Micro(up)selling-the data advantage
Nalpeiron Technology Blog, September 2013
Micro(up)selling: the data advantage
If you were one of the unlucky PC users who experienced the Windows upgrade to Vista, you may well remember the high levels of frustration when the new release arrived: there were 1500 changes to the software. The new graphic interface ran the battery down faster. The new attractive Windows shell was beautifully organized but the most used buttons had disappeared! On top of the annoyance at not being able to find basics such as where the Startbutton was, there was the added anger at the sense that someone at Windows was laughing all the way to the bank, and here we were just trying to get the day’s work done! Microsoft product managers and engineers spent years of hard work and planning the Vista rollout and were proud of their achievements, but their customers gained a lot of unwanted headaches.
Nalpeiron’s customers never have to worry that their customers will experience this unnecessary level of frustration when upgrades roll out. These businesses use software analytics to ensure that end-users are installing the software easily, adopting the most significant features, and using the product to its maximum efficiency. They don’t need to plan for the future; they simply observe what customers are doing in real-time using software usage monitoring.
At the earliest stages of the business relationship, the customer may be using a freemium or low-cost version of the software. There’s nothing new under the sun about bringing a customer in the front door with a loss-leader. And it is during the first 30 days of software use that is the tech enterprise’s most valuable time to work with end-users.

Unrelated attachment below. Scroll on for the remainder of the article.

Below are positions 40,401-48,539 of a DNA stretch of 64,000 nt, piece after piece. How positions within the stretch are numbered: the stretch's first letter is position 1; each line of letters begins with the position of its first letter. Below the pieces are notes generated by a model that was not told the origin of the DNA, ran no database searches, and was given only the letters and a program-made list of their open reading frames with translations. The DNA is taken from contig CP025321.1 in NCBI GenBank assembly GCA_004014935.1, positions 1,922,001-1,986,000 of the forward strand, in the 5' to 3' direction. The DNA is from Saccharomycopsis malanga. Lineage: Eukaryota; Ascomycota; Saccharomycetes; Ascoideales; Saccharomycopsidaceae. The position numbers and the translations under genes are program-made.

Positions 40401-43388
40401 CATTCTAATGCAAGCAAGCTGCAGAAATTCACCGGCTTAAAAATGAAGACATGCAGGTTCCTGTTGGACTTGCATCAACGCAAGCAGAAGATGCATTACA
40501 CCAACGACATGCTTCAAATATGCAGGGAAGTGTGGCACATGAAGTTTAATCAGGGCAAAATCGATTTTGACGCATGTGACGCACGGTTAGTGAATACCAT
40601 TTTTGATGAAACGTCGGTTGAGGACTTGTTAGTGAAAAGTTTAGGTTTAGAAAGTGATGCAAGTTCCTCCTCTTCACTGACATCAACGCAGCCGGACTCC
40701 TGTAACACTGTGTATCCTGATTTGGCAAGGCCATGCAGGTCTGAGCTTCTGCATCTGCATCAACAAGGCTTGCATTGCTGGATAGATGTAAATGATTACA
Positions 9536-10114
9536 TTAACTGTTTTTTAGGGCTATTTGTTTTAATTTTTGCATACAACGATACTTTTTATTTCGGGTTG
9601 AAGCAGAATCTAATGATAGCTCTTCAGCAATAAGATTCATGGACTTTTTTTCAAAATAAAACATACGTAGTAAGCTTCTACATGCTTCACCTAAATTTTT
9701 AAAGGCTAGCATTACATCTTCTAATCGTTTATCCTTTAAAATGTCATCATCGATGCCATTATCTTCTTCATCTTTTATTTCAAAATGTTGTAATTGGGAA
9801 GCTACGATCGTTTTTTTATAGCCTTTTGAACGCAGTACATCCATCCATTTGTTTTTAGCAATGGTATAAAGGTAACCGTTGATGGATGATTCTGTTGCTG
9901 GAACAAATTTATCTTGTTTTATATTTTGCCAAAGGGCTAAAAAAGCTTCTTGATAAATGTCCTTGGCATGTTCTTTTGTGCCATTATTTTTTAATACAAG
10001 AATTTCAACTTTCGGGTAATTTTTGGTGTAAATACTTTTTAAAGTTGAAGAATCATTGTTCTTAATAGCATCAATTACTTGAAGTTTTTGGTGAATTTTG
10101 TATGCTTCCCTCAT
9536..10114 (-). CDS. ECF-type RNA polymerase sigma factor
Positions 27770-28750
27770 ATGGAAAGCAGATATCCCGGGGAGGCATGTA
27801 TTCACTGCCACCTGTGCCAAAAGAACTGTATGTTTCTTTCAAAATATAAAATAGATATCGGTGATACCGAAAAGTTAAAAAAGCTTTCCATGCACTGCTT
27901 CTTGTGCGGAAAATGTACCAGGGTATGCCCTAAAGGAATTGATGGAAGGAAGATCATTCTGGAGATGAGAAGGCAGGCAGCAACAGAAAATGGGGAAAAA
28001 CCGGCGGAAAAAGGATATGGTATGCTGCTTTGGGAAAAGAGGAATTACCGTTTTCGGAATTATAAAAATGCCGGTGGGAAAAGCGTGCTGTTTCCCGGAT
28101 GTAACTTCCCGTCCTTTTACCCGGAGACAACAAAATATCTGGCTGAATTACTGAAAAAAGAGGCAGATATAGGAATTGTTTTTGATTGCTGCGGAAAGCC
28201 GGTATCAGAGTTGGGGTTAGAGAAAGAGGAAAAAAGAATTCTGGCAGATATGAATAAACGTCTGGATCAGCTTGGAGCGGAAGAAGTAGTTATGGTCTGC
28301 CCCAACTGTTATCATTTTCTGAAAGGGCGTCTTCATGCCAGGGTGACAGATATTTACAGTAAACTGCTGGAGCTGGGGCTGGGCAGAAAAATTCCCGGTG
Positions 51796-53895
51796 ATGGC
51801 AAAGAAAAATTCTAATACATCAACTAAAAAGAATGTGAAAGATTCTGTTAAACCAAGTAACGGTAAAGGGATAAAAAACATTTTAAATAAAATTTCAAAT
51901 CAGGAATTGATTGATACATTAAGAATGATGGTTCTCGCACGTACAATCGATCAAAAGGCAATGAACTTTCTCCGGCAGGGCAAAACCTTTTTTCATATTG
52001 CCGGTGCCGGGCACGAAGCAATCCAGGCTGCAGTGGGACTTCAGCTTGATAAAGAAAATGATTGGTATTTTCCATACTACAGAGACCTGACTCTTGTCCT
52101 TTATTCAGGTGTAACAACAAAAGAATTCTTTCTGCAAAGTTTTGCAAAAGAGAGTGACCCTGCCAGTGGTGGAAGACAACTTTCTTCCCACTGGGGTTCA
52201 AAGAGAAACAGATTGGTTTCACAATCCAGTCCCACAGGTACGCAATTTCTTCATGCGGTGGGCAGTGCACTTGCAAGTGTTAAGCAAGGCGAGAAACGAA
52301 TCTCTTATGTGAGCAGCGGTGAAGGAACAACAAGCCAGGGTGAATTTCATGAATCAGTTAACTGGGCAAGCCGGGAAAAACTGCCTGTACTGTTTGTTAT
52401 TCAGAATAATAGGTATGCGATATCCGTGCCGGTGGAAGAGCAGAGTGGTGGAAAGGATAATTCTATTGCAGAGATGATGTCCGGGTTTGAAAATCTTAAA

During this first 30 days, the end-user is offering the tech enterprise the opportunity to listen in as to how the software is being used by a beginner on the software. Every click and keyboard stroke provides data to our own servers and it is our job to follow along with the most sophisticated analytics possible. Ideally, the end-users are having a great experience with the features, their day-to-day workload has been reduced, simplified, and enhanced and their businesses are enjoying increasing success.
Before the end of that first 30 days, we need that end-user to have made the decision to sign up for the premium version or continue with the monthly service. These are the most basic of all business transactions. Nalpeiron Software Analytics also tracks users’ feature adoption rates. As end-users adopt features, this drives revenue to the business when each feature has a price tag, no matter how small. These monthly and micro-sales are exactly what the data provided by sophisticated user tracking is so useful for. The goal is not the make grand sales as to make trends towards user feature adoption.
Tech businesses have many options for up-selling once the customer is having a positive experience. Users can be offered a chat window to find out more about a product. They can be offered more or similar products, special deals for more users or for a greater amount of monthly usage. Customers can be provided with helpful videos teaching a more advanced feature they haven’t tried yet.
When thousands, tens of thousands, hundreds of thousands of users begin spending seconds or minutes longer in a session, software analytics data converts that information into potential sales. Nalpeiron Software Analytics tracks user sessions and duration and converts that end-user behavior into data that can be easily analyzed and searched.
Nalpeiron software analytics adds another layer of sophistication by tracking user loyalty/churn. Here analytics data goes a step further than watching and listening to users’ behavior, by predicting their future decision-making regarding your products. Armed with this level of data and information, product managers and engineers now have clear direction to develop new features, provided not from their own ideas and planning, but based directly on data provided by customer behavior.